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THE CRITIC: Datarock’s “Red” is a Musical Homage to the 80’s

by Rudy Klapper 2 September 2009 156 views No Comment E-mail Rudy Klapper

Datarock - Red

Young Aspiring Professionals 2009

Rating: 6/10


The ‘80s live again (and again, and again) on Datarock’s second proper album, the ominously titled Red. With its dystopian album art and the crazed cyber-punk vibe of opener “The Blog,” one unfamiliar with Datarock might misconstrue Red as a twisted version of the future through the lens of Orwell’s 1984, where technology rules supreme and human emotions are in danger of dying out. A few more songs in, however, and it becomes clear that Datarock are the most reverent of ‘80s worshippers, taking all those glorious synthed-out romantic soundscapes and making their own millennial homage.

Generally lumped in with the mid-2000s wave of electro-rock revivalists (see: LCD Soundsystem, Hot Chip, Klaxons, etc.), the Norwegian duo’s debut was a fittingly funky dance-punk jam, a record tailor-made for kick starting any hipster party. Red continues that proud tradition, but almost wholly submerses everything into a ‘80s fugue in an effort to pay tribute to their most important influences. And when I say submerse everything, I mean it - Datarock has claimed that every instrument used on the record was manufactured prior to 1983, song titles reference multiple pop cultural touchstones of the decade (“Molly” is, of course, about that heroine of so many Gen-X youths, Molly Ringwald), and one song’s lyrics (“True Stories”) is made up entirely of Talking Heads lyrics.

Such a one-minded dedication often lends these kinds of concept albums a bit of a stale quality - after all, who hasn’t heard the music of the ‘80s before? From the beginning, Datarock do their best to keep things interesting. Opener “The Blog” is the most disconcerting tune here, an abrasive, fast-paced electro anthem that opens with very John Hughes-ian synths before roaring into a fuzzed-out, almost punk riff with scattered spoken-word recordings and vocalist Fredrik Saroea’s throaty proclamations. Its quasi-horror-movie title is no coincidence: the song fairly drips with techno-punk menace, and is a far cry from everything that follows.

First single “Give It Up” is an appropriately bouncy intro into what Datarock are really all about after “The Blog,” a jittery guitar pulse and hyper-speed drum machine propelling the song onto indie club dance floors with ease. Unlike many of their peers, Datarock keep the electric guitar just as prominent in the mix as their beloved synths, giving songs like “Give It Up” and the funky “Dance!” a sort of Franz Ferdinandian feel to them. They certainly maintain their ‘80s infatuation as promised, however; from the aforementioned “Molly” to the spacey ring of “Back To The Seventies,” Red is an album that keeps both feet firmly planted in Breakfast Club territory, for better or worse.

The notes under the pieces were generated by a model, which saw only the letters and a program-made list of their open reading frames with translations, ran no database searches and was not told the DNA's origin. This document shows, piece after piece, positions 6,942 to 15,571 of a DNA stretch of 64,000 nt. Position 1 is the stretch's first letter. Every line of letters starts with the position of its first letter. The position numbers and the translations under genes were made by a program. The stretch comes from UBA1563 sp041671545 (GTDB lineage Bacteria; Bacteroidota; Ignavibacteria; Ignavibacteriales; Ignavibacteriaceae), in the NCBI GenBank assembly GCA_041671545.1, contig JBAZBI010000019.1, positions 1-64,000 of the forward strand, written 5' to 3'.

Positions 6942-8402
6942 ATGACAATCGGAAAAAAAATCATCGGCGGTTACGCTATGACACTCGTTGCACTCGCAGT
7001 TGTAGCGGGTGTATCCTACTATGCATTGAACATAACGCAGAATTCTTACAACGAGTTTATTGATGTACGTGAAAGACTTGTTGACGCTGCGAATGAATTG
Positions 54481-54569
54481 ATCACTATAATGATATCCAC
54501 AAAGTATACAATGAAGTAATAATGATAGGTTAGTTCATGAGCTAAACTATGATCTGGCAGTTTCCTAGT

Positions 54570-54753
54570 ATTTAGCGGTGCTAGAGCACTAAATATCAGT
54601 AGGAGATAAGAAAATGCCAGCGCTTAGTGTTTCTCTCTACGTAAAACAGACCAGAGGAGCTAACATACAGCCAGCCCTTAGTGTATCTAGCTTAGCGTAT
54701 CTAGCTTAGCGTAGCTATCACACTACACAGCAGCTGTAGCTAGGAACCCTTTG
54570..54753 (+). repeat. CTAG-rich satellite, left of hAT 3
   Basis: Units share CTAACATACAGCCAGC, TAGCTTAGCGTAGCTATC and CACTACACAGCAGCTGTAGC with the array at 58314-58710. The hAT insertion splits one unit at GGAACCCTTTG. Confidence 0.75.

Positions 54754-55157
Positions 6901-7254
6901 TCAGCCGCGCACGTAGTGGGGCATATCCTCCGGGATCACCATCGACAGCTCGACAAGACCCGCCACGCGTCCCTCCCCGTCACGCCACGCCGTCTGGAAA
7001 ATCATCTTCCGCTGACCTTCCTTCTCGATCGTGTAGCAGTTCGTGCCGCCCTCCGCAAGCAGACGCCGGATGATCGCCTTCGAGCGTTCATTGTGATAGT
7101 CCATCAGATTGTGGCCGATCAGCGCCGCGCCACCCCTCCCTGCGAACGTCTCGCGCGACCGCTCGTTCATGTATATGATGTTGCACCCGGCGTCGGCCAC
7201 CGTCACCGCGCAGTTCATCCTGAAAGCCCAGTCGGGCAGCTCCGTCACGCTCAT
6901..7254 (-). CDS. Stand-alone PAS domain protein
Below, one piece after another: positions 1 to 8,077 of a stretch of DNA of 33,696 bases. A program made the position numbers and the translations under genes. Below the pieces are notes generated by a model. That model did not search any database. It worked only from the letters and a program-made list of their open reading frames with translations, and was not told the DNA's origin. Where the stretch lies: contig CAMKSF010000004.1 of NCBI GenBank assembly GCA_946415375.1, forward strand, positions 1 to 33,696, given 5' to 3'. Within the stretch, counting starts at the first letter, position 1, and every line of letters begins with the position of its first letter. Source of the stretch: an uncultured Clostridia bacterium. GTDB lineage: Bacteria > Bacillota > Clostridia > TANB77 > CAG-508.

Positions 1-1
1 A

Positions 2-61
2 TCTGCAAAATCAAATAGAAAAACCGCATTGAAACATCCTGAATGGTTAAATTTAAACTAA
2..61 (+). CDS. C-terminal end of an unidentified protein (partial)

But unlike last year’s similarly themed (yet superior) Saturdays=Youth by M83, Datarock’s preference for nonstop partying tends to drag the album down over the course of an overly long thirteen tracks, and although “The Blog” showed an admirable attempt at sounding unique, too much of Red sounds like merely acceptable dance-punk. Tracks like the too-short “Do It Your Way” or the unbearably pretentious spoken-word verses of “Fear of Death” make feeble attempts at branching out, while “Amarillion”s crisp guitar lines and dreamy vocals are sabotaged by an awkward song structure. Only “The Pretender” reaches that perfect storm of influences Datarock strive for throughout Red: guitars chime and slice around a skittery synth melody while Saroea does his best Morrissey imitation, creating the kind of retro masterpiece that Datarock fruitlessly try to come up with on songs like the one-dimensional “True Stories.”

But for all their single-minded impulses to make the best ‘80s album that never was, it’s when they shift gears a bit and develop their own sound that Datarock truly come into their own. While it takes them until the last two songs to do so, the wait is worthwhile. “Not Me” is a rave-up monster, a four-on-the-floor beat launching a shimmering guitar melody that devolves into an absolutely thrilling effects-laden guitar breakdown, while closer “New Days Dawn,” with its lounge-y feel and Saroea’s uncharacteristically relaxed vocals, is the perfect kind of sultry ballad the album was missing.

It’s these final cuts that cement Red as such a charming record, but it’s an album that still leaves one feeling just a little bit disappointed after everything’s said and done. Like a frothy ‘80s teen romance that’s all style and little substance, Datarock’s latest is one that has all the parts to a great, if not classic, electro-rock tribute to its idols, but one that is somehow missing that distinctive ingredient that separates it from the rest of the pack.

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